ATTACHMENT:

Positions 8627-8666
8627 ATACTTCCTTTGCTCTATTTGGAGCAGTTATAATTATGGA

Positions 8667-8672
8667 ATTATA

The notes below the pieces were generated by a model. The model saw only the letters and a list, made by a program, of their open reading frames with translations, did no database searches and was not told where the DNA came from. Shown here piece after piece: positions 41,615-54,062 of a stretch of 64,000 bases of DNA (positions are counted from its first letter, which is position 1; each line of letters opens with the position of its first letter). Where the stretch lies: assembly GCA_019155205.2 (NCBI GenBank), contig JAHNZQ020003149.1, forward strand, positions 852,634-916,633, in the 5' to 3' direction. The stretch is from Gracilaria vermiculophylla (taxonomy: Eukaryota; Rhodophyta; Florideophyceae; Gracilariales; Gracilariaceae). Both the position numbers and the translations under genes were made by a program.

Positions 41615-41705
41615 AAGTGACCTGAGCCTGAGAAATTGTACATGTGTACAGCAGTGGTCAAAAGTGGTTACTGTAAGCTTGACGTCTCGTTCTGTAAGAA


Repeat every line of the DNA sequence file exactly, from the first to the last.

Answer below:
Positions 8627-8666
8627 ATACTTCCTTTGCTCTATTTGGAGCAGTTATAATTATGGA

Positions 8667-8672
8667 ATTATA

The notes below the pieces were generated by a model. The model saw only the letters and a list, made by a program, of their open reading frames with translations, did no database searches and was not told where the DNA came from. Shown here piece after piece: positions 41,615-54,062 of a stretch of 64,000 bases of DNA (positions are counted from its first letter, which is position 1; each line of letters opens with the position of its first letter). Where the stretch lies: assembly GCA_019155205.2 (NCBI GenBank), contig JAHNZQ020003149.1, forward strand, positions 852,634-916,633, in the 5' to 3' direction. The stretch is from Gracilaria vermiculophylla (taxonomy: Eukaryota; Rhodophyta; Florideophyceae; Gracilariales; Gracilariaceae). Both the position numbers and the translations under genes were made by a program.

Positions 41615-41705
41615 AAGTGACCTGAGCCTGAGAAATTGTACATGTGTACAGCAGTGGTCAAAAGTGGTTACTGTAAGCTTGACGTCTCGTTCTGTAAGAA